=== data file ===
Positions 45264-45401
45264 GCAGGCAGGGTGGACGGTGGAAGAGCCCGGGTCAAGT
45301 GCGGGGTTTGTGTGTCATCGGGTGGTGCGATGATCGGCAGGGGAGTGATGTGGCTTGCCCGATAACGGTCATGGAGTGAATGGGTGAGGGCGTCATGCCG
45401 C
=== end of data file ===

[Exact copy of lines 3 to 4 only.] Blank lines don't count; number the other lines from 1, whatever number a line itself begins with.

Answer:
45301 GCGGGGTTTGTGTGTCATCGGGTGGTGCGATGATCGGCAGGGGAGTGATGTGGCTTGCCCGATAACGGTCATGGAGTGAATGGGTGAGGGCGTCATGCCG
45401 C